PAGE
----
For example, the Fractal Elemental persona, which is an undeniably cool image, renders the text on my toolbars nearly unreadable. And the Martin Luther King Day “Keep Climbing” persona is barely visible at all if I turn off my Bookmarks, 1Password, and Google toolbars. I didn’t have to search hard for examples that fail; these two were both featured on the main page of the Personas Gallery.
The Personas Gallery reports how many people are using each persona, and some of them are quite popular, with thousands of active users. (The most popular persona had 208,000 users when I first drafted this article, and the next one had 54,000 users; three days later, those numbers have fallen to 176,000 and 46,000, and the overall popularity numbers drop off fast from there.) Regardless, the massive usability problems caused by personas make painfully clear just why Apple has never embraced themes in Mac OS X. I’m not saying there couldn’t be good personas, or even that there aren’t, among the 30,000 that are available. But the fact that there are so many thousands of personas guaranteed to cause visual conniptions shows just why professional interface designers can find jobs.
My advice? Feel free to try out some personas, but unless you quickly hit on one that’s both attractive with whatever vertical space your toolbar choice affords while not horribly obscuring toolbar and tab text, give the feature a pass.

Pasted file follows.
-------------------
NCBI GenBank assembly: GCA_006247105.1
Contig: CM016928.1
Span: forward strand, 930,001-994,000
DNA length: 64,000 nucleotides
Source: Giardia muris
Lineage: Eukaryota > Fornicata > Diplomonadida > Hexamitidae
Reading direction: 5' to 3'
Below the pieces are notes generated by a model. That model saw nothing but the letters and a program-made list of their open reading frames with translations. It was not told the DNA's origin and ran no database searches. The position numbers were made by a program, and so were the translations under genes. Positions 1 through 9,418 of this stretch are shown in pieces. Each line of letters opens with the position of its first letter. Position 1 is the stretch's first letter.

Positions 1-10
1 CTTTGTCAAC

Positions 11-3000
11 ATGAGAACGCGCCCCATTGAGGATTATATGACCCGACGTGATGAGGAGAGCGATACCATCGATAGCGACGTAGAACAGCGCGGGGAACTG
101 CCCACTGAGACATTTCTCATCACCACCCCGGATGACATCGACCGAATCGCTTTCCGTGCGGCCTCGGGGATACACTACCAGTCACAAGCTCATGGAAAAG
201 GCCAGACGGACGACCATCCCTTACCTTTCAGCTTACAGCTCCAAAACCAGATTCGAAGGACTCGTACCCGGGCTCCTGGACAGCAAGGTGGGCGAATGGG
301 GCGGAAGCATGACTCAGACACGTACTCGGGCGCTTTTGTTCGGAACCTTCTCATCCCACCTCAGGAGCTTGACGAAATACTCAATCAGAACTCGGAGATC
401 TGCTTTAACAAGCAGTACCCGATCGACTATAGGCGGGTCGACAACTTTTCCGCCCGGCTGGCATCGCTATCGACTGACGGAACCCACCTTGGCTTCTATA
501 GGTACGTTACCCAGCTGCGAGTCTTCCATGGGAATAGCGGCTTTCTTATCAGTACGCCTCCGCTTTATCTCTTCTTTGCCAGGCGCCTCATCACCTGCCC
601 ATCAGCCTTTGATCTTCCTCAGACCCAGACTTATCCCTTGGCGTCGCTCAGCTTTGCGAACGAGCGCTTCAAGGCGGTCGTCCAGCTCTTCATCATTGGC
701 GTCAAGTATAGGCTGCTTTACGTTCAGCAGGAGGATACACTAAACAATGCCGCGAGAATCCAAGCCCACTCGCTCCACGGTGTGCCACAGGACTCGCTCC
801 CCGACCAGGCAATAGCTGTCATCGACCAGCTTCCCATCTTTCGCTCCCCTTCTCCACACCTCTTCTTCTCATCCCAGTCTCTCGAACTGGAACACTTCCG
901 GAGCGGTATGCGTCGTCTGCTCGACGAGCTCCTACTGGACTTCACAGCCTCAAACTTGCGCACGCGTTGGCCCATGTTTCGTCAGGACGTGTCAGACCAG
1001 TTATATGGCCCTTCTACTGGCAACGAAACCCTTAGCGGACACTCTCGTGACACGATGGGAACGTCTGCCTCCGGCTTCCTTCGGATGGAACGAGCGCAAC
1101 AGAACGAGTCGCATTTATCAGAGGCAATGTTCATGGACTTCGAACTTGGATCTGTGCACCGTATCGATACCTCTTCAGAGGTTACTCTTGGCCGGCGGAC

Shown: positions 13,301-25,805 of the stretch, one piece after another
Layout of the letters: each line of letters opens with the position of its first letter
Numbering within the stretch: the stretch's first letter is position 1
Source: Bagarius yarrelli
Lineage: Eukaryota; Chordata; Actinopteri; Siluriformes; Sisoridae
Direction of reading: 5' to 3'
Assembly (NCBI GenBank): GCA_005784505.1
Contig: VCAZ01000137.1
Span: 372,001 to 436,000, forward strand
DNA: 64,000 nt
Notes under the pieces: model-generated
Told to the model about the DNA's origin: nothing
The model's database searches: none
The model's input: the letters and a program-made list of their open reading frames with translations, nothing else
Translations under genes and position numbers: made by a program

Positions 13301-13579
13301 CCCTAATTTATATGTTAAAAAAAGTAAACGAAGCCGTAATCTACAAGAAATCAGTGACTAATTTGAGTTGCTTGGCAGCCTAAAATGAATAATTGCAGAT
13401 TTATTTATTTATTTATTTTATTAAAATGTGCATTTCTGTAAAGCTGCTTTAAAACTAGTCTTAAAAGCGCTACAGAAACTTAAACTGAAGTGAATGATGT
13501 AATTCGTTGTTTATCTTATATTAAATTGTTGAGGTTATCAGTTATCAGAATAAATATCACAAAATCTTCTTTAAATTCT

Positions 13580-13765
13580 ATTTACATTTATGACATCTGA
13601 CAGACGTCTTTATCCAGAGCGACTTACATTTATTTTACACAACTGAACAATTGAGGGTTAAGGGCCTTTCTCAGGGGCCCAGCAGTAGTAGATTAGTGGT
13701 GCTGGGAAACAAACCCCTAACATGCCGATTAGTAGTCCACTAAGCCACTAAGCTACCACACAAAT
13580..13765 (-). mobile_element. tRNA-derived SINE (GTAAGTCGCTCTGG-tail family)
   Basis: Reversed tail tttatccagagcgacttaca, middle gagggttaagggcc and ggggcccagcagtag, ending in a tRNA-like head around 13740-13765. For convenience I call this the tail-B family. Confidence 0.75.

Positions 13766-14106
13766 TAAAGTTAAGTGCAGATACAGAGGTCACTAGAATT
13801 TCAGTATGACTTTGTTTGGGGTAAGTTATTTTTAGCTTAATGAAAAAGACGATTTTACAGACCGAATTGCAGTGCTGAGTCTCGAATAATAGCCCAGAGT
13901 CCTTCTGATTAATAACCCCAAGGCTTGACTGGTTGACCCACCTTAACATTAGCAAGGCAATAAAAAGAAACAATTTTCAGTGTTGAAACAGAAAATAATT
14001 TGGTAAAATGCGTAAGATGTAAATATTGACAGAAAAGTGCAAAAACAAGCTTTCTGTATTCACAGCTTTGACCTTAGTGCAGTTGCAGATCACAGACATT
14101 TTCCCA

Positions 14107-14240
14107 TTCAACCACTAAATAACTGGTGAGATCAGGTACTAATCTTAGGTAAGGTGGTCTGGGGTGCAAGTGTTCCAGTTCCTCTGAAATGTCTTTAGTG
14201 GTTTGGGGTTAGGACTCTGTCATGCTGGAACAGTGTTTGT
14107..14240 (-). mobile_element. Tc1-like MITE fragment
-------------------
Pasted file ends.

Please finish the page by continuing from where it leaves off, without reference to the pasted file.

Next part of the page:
Otherwise, Firefox 3.6 seems like a fine update to an already capable Web browser, and if you already use it, I see no reason to put off upgrading. (Well, as is always the case with Firefox, a new version will require some extensions to be updated, so if you rely on a particular extension that hasn’t yet been updated, like Google Gears, you might want to wait for that.) But Firefox 3.6 is certainly nothing so special to make a happy Safari user want to switch. Personally, I’m running Firefox, Safari, and Chrome all simultaneously now, and you know what? They’re all pretty much fine, with minor strengths and weaknesses but no glaring differences.
Firefox 3.6 for Mac OS X is a 17.6 MB download, at least in the English (US) version, and it requires Mac OS X 10.4 Tiger or later.